The New Horizons probe blasted off from Florida in January 2006 for a 3-billion-mile (5-billion-km) journey to the Kuiper Belt region of the solar system located beyond Neptune.
During that time, Pluto once known as the ninth planet in the solar system, was demoted to dwarf planet status after the discovery of similar icy bodies in eccentric, distant orbits around the sun.
New Horizons will pass about 7,750 miles(12,500 km) from Pluto’s surface on July 14.
With a diameter of just 1,430 miles (2,302 km) – roughly two-thirds the size of Earth’s moon – Pluto still looks like a bright dot in color images released by NASA on Tuesday.
For now, the pictures have more value to engineers than scientists. They are serving as a road map for control teams to tweak New Horizon’s approach.
The spacecraft does not have the fuel for a braking burn to put itself into orbit around Pluto. Rather, like the Voyager explorations in the late 1970s and 1980s, New Horizons will make its observations on the fly.
What do you think we will find on Pluto? Maybe other life forms or maybe a planet made out of Bacon…hmmm Bacon.
8 ounces spinach fettuccine pasta
- 1 tablespoon extra virgin olive oil
- 1 shallot, chopped
- 1 clove garlic, chopped
- 4 ounces chopped fresh oyster mushrooms
- 1/2 cup heavy cream
- 1 tablespoon chopped fresh sage
- salt and pepper to taste
PREP 10 mins
- COOK 20 mins
- READY IN 30 mins
- Bring a large pot of lightly salted water to a boil. Add pasta and cook for 8 to 10 minutes, or until al dente; drain.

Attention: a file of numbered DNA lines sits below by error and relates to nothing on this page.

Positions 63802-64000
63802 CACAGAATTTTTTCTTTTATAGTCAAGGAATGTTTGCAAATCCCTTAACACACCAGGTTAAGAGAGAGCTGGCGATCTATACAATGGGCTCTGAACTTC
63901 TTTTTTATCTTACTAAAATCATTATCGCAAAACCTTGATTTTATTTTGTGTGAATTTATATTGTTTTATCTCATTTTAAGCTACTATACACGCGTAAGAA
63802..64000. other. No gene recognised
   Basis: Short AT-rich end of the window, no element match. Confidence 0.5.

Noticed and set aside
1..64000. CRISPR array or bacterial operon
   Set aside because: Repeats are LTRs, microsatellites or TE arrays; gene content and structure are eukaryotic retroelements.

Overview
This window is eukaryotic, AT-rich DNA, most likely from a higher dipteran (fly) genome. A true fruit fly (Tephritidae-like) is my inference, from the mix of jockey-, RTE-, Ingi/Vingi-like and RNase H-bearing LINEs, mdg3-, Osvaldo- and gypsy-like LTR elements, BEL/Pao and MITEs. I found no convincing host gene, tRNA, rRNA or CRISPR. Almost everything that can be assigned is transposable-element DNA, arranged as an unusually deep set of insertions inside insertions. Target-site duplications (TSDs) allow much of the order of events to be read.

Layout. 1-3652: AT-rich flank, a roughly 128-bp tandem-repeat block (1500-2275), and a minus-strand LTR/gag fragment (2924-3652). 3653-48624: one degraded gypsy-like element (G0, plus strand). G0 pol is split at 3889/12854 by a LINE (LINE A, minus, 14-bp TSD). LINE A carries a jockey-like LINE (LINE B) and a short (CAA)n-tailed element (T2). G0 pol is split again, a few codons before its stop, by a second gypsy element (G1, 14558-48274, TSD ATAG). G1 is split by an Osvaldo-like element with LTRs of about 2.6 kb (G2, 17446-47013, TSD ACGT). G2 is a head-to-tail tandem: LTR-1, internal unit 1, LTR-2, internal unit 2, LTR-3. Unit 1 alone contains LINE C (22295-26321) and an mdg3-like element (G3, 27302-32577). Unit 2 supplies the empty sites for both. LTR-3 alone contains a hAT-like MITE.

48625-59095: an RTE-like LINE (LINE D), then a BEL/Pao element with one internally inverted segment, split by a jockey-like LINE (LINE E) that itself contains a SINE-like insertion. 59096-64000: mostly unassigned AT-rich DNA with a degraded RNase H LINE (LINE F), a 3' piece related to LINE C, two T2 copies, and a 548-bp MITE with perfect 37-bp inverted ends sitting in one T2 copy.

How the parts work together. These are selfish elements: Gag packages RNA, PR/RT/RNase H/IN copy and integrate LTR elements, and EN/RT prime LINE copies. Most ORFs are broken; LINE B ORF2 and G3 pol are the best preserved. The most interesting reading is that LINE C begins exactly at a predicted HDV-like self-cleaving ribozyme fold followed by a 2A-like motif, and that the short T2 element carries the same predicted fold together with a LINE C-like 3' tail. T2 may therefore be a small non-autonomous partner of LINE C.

- Heat olive oil a medium saucepan over medium heat, and cook shallots and garlic until transparent. Stir in mushrooms, and cook until tender. Mix in heavy cream and sage. Cook and stir until thickened. Toss sauce with cooked fettucine, and season with salt and pepper to serve.
Credit: All Recipes
Time magazine unveiled its 12th annual “Time 100 Most Influential People in the World” issue on Thursday, which once again features figures ranging from politicians to pop culture icons, from North Korean dictator Kim Jong-un to Kanye West.
Five prominent people made the separate covers: Kanye West, Misty Copeland, Bradley Cooper, Ruth Bader Ginsburg and Jorge Ramos.
The list takes into account those who have inspired others, positively or negatively, and each person on the list has a profile written about him or her by another notable figure. Entrepreneur and Tesla Motors CEO Elon Musk profiles West, Oprah Winfrey writes about producer and director Lee Daniels, presidential hopeful Rand Paul writes about billionaire brothers Charles and David Koch, basketball Hall of Famer Kareem Abdul Jabbar does the honors for NBA commissioner Adam Silver, and legendary actor Jack Nicholson profiles Lorne Michaels.
President Barack Obama is on the list for the 10th time, the most of any of the honorees, followed by presidential hopeful Hillary Clinton making her eighth appearance. The list features 40 women, including education activist Malala Yousafzai, 17, who is the youngest person on the list for the third straight year. The oldest of this year’s honorees is 88-year-old Tunisian president Beji Caid Essebsi.
The TIME 100 issue goes on sale on Friday.
The most influential people, who had the biggest impact in my life are my parents because they taught me the value of self-worth and Bruce Lee, who caught me to Be Like Water.
Tell us who influenced you to be the person you are in your life?